Wednesday night, Ohio Stadium played host to international soccer clubs Real Madrid and Paris Saint-Germain as part of this season's International Champions Cup.
For many Buckeye fans, a soccer field inside the confides of The Horseshoe was an odd site, but it wasn't the first time Ohio Stadium has been used for something other than Buckeye football games, or as a soccer venue for that matter.
Ohio Stadium has been the host of many events throughout its nearly-century long history; it's not just for Buckeye football. Let's take a look back at the different functions The Horseshoe has served during its lifespan.
Wednesday night was not the first time soccer has been played inside The Horseshoe. From 1996-98, the Columbus Crew called Ohio Stadium home.
Given that it was not intended to be a soccer venue, it had its issues. Due to the track surrounding the field, the field was the smallest in Major League Soccer measuring 62 yards in width and 106 yards in length, and at the time there was no permanent lighting at the stadium.
Because Major League Soccer crowds are much smaller than that of Buckeye football games, B Deck, C Deck, and the seats in the south stands were closed to fans making official capacity 25,243.
The Crew played their first 48 games in the 'shoe before moving a few miles north to Mapfre Stadium, which provides a more intimate, soccer friendly atmosphere.
Ohio Stadium has been the site for numerous concerts, utilizing it's enormous capacity to draw equally enormous crowds.
The Horseshoe hosted its first concert in 1988 when Pink Floyd played in front of over 63,000 fans. Since then, Ohio Stadium has played host to Billy Joel and Elton John, Pink Floyd once again, Metallica, the Rolling Stones (twice), U2, One Direction, and others.
Most recently, the stadium has been used for Buckeye Country Superfest in the summers of 2015 and 2016, drawing crowds totaling over 90,000 across the multi-day event.
With a football field already in the 'shoe, it's no wonder quite a few non-Buckeye football games have been played within its walls.
Beginning in 1982, Ohio High School Athletic Association football championship games were played in Ohio Stadium. The first year, only the division I and III championship games were played in the horseshoe, but from 1983-89 all five divisions played their championship games in Columbus.
The championship games were held outside of Columbus from 1990-2013, but Ohio Stadium was once again the host for all divisions in 2014 and 2015.
The Cleveland Browns also took the field in the 'Shoe during the summer of 2015 for a preseason intra-squad scrimmage, where former Buckeyes Donte Whitner, Terrelle Pryor and Brian Hartline returned to the field in Ohio Stadium for the first time since their college careers – although Pryor did not play due to a hamstring injury.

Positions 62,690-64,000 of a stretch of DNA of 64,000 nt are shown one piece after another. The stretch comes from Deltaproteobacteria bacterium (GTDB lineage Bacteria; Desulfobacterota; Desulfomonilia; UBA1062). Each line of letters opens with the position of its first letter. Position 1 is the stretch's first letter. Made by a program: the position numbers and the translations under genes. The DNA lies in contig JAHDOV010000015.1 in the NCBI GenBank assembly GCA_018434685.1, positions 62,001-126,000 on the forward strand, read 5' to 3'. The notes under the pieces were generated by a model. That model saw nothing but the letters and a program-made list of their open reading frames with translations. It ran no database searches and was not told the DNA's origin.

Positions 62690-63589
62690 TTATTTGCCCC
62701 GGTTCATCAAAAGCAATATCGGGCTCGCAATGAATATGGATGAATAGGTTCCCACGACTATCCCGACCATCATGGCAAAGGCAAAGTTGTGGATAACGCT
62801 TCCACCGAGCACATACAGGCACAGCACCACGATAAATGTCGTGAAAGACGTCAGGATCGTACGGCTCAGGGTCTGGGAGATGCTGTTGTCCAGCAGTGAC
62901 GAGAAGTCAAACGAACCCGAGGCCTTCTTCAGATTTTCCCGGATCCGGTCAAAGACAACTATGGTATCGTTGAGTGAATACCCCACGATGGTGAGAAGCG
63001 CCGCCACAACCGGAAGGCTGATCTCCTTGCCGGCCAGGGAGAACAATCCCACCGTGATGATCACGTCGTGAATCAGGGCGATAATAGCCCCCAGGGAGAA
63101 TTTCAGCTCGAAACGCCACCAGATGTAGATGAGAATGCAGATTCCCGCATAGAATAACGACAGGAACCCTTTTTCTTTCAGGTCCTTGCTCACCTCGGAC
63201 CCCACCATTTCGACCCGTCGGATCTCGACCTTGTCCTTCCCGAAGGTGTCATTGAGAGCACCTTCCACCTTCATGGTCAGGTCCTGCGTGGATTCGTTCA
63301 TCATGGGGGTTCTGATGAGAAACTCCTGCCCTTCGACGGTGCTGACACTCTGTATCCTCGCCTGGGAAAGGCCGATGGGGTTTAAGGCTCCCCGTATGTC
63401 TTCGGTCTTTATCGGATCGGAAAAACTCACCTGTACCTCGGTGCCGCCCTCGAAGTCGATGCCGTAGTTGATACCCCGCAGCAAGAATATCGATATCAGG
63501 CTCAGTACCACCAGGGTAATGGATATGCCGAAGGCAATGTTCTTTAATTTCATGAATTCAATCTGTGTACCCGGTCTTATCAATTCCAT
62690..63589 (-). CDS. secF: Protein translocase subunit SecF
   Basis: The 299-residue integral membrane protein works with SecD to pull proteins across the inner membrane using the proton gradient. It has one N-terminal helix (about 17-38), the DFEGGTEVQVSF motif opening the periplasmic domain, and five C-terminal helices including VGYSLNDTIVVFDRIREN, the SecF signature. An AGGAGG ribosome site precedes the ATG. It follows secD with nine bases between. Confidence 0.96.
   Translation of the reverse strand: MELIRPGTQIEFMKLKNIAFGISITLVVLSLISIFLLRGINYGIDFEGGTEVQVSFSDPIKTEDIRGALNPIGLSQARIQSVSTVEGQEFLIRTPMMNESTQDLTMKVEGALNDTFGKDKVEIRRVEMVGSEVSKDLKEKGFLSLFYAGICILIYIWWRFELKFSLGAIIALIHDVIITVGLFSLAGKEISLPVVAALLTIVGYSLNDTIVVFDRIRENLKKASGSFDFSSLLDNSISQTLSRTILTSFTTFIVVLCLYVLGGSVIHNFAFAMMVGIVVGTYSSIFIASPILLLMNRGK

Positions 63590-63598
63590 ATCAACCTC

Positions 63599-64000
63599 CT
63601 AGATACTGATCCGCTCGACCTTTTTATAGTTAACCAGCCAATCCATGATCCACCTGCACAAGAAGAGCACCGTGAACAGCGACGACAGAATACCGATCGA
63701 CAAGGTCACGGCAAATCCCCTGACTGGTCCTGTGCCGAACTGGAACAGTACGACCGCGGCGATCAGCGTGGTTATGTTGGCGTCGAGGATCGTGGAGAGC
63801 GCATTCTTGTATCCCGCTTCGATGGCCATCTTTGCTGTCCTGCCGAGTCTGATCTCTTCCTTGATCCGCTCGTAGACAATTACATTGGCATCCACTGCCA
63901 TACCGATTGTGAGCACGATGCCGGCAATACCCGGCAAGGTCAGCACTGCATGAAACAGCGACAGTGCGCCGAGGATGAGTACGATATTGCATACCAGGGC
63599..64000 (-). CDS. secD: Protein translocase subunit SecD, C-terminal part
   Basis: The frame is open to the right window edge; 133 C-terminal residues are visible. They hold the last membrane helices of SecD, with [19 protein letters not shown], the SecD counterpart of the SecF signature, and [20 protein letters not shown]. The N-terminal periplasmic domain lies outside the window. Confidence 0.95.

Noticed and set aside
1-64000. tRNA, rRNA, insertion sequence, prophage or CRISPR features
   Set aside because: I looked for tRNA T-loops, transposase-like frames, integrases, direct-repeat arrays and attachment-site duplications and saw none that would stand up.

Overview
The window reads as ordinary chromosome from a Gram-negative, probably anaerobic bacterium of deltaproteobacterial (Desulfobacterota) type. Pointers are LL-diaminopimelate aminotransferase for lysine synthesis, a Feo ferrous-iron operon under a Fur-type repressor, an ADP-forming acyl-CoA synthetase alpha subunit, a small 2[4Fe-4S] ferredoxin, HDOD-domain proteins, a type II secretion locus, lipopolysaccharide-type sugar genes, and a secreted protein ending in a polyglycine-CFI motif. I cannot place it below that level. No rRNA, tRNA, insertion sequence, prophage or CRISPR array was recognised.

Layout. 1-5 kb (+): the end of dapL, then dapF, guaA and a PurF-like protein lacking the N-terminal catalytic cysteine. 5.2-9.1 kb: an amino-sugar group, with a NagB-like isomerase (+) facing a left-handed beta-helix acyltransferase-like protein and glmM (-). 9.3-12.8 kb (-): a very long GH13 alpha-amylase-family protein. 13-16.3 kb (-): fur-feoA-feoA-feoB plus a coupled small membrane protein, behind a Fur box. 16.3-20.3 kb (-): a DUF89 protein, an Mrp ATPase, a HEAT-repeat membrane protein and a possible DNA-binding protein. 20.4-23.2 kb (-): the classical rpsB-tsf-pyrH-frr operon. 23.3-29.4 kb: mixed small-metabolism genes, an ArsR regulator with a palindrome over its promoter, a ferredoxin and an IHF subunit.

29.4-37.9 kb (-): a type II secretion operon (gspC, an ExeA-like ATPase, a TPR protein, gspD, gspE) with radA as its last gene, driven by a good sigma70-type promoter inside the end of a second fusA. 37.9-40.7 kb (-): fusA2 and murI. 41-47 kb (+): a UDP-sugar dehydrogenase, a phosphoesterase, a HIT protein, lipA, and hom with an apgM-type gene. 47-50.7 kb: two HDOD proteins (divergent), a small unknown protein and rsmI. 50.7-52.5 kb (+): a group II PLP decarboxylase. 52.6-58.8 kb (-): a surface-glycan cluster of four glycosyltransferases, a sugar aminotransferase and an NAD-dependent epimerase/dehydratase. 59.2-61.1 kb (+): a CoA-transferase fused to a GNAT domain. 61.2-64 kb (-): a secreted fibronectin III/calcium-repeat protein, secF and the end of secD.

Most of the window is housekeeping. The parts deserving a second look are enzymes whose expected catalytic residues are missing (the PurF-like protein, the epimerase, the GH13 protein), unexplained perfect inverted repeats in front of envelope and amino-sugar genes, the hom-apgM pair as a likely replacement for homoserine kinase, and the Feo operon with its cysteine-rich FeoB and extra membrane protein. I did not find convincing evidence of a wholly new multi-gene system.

The Browns are slated to return to Columbus again on August 6th for another preseason scrimmage. This time, Pryor will be the lone former Buckeye on the roster after the departures of Hartline and Whitner.
During the football offseason, Ohio Stadium regularly hosts varsity lacrosse games for both the male and female Buckeye teams – weather permitting. If the temperature drops too low or water falls from the sky, the teams are forced to play inside the Woody Hayes Athletic Center.
Since 2008, Ohio State has held a lacrosse game immediately preceding the annual football spring game, capitalizing off of the large crowds the football scrimmage draws. The annual "Showdown in the 'Shoe" draws enormous crowds by college lacrosse standards. The event broke NCAA attendance records in its first three years, peaking in 2010 with 31,078 announced guests – a number which grew to over 50,000 by the final whistle.
Ohio Stadium also hosted the 2016 NCAA Division I Men's Lacrosse Quarterfinals in May, where No. 3 seed Notre Dame faced off against No. 7 seed Towson.
Ohio Stadium housed the track team as well as the football team for most of its history. From 1923-2001, the Buckeye track and field teams competed in The Horseshoe, seeing legendary performances from the likes of Jesse Owens and Mal Whitfield.
In 2001, the track was removed and the track and field teams moved up the road from Ohio Stadium to Jesse Owens Memorial Stadium.
Ohio Stadium was once home to the Buckeyes, quite literally.
From 1933 to 1999, Ohio Stadium featured dorm rooms housing around 350 students. The dorms were introduced during the Great Depression to provide students with low-cost living, provided the student participated in basic housekeeping, maintenance or food preparation.
Despite much opposition from the student body, the dorms were closed in 1999 to make room for new luxury boxes (what do you know, the University making money at the expense of the students!), and the low-cost housing program was moved to Mack Hall.
Ohio Stadium may be the Home of the Buckeyes, but that's certainly not all it is. And with recent trends, as well as the recent addition of permanent lighting, it's likely we'll see even more massive events take place between its ancient concrete walls.
What's next? Time will tell, but with the success of the International Champions Cup, more soccer games may be on the horizon. Perhaps even a World Cup, or at least a major international match (we know how the USMNT fares in Columbus – now let's add 70,000 more fans).
The NHL has even internally discussed hosting a Winter Classic hockey game in Ohio Stadium, similar to the game that took place in Michigan Stadium in 2014.
Whatever it may be, history has proven it will be a success. Buckeye fans are always itching for an excuse to hang out in the 'Shoe and send a few extra O-H-I-Os around the stands.